Today, I wanted to share some photos from a train trip to Montana that my sister Courtney and I took when we were younger. However, because this trip happened before social media and digital cameras were widely used, I couldn’t remember when the trip happened. In fact, I spent 2 hours today on the phone with my Mom and Courtney trying to figure out the year. My best guess was that the trip took place in 1999 or 2000. Mom and Courtney also had guesses that ranged from 1998 to 2003.
Then, Court and I spent a solid 30 minutes flipping through photo albums in two different states trying to place haircuts and my weight gain in a timeline. We debated the merits of our parents sending us alone on the trip at various ages from middle school through university. They are super supportive about solo-ish youth travel so we came up pretty empty. We then debated if they would have been more willing to send us before or after our youngest sister was born.
Honestly, at this point, we were way too invested in our research for what is supposed to be a quick throwback photo-driven blog post. Obviously, I’m unemployed and had the time. Normally, they don’t, but they are dealing with -40 degree temps in this crazy polar vortex, so it gave them something to do, lol. Eventually, after searching an old hard drive, I found a folder labeled “2002 Train Trip to Montana” buried 4 folders deep. It was surprisingly anticlimactic. That puts the trip after my first year at university and her final year of middle school.
Sisters Train Trip
Courtney and I caught the train in Wisconsin and took it west to visit our maternal aunt and her family in Billings. We didn’t have a sleeper car or anything, but we did have a great trip. We spent most of our time in the viewing car just hanging out and taking in the scenery. As the train route follows parts of the Lewis & Clark Expedition, they had a volunteer onboard to give talks and answer questions. I fondly remember Courtney (who had just finished learning about the expedition in school) knowing more than the volunteer! We laughed about it at the time, but now I kind of feel bad for them.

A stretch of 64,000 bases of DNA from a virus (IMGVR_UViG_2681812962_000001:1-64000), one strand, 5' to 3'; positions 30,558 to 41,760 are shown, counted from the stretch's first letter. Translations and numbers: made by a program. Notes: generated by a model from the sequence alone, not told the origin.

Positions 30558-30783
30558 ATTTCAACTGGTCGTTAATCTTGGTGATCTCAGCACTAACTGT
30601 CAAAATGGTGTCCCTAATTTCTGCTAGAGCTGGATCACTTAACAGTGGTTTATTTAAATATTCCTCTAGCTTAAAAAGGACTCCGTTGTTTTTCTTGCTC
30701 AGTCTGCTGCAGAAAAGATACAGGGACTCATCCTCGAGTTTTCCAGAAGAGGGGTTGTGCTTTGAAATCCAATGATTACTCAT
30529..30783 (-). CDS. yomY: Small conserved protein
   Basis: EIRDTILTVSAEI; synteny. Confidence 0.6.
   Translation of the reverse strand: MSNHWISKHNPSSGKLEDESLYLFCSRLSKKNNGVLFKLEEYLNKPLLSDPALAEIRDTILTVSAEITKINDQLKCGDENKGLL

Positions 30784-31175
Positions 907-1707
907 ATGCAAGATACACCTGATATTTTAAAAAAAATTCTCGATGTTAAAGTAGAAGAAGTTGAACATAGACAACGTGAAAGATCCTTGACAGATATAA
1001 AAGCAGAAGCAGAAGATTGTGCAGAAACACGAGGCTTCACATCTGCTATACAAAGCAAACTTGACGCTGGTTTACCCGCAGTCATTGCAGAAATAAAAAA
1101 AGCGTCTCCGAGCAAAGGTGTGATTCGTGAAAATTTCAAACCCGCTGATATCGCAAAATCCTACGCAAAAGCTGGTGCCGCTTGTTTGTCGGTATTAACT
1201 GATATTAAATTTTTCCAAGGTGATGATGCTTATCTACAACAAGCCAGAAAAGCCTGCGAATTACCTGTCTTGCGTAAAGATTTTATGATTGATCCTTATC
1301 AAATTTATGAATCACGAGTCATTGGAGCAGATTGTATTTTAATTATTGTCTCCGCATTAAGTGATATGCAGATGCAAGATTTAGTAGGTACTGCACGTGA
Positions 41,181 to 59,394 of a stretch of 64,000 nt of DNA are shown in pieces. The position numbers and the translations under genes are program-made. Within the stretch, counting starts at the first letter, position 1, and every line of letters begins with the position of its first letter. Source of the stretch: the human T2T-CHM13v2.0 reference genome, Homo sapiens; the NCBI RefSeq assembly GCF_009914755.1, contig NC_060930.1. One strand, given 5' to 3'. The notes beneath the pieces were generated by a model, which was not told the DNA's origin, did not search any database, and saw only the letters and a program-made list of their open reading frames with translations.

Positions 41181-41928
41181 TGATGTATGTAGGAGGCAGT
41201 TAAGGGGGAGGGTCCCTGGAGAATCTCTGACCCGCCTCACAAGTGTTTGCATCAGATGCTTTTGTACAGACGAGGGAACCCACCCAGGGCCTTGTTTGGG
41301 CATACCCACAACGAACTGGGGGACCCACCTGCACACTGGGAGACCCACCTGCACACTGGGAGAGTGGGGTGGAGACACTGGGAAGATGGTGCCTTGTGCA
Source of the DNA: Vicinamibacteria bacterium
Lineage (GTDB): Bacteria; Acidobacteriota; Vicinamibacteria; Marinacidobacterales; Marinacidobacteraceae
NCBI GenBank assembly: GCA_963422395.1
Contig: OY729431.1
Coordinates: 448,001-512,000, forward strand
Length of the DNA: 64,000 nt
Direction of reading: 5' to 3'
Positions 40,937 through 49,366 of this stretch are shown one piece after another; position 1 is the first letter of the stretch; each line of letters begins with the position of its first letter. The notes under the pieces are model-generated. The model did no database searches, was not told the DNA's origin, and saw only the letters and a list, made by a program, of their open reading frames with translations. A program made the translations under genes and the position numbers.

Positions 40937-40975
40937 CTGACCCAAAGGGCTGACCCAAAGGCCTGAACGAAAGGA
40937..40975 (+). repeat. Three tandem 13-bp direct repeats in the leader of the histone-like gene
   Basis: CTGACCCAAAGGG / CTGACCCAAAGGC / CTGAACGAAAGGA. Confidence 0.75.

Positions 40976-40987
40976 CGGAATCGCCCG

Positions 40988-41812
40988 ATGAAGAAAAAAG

After we arrived in Montana, my cousin picked us up at the train depot and drove us down to Billings. It was so much fun to get that special time alone with her as we usually only saw each other once a year. After our arrival in town, my aunt (knowing our family’s love for public lands) took us to see two local historical points of interest. The first was Pompeys Pillar National Monument and the second was Pictograph Caves State Park.
Pompeys Pillar National Monument
The only remaining physical evidence of the 1806 Lewis & Clark Expedition can be found at Pompeys Pillar National Monument in Montana. High on the rock ledge, William Clark carved his name into the rock with the date of their arrival, July 25, 1806. He was traveling with a 12 person detachment that included Sacajawea and her infant son. Clark had nicknamed Sacajawea’s son Pompey and named the rock after him.
The pillar is on the ancestral lands of the Apsaalooka people. They called it Iishiia Anaache or “Place Where the Mountain Lion Dwells”. It was a well-known landmark for the Plains Indians who used it as a strategic crossing point, a place to meet, trade goods, and exchange information. They etched petroglyphs and painted pictographs on the cliff walls. Before the Lewis & Clark Expedition, it was a significant landmark for Euro-American explorers, soldiers, fur trappers, and immigrants.
Pictograph Caves State Park
Located just a few miles from Billings, Pictograph Caves State Park was the home to three caves. In 1937 the excavation of the caves started and was one of the first professional archeological studies in Montana. In total over 30,000 artifacts were identified, with over 20,000 of them being animal remains. Pictograph Cave, the largest cave, has paintings dating back as far as 2,100 years. While the caves are known for their pictographs made by indigenous peoples, it is not clear exactly which groups. However, since at least 1700 the caves are believed to be the ancestral lands of the Apsaalooke (Crow) people.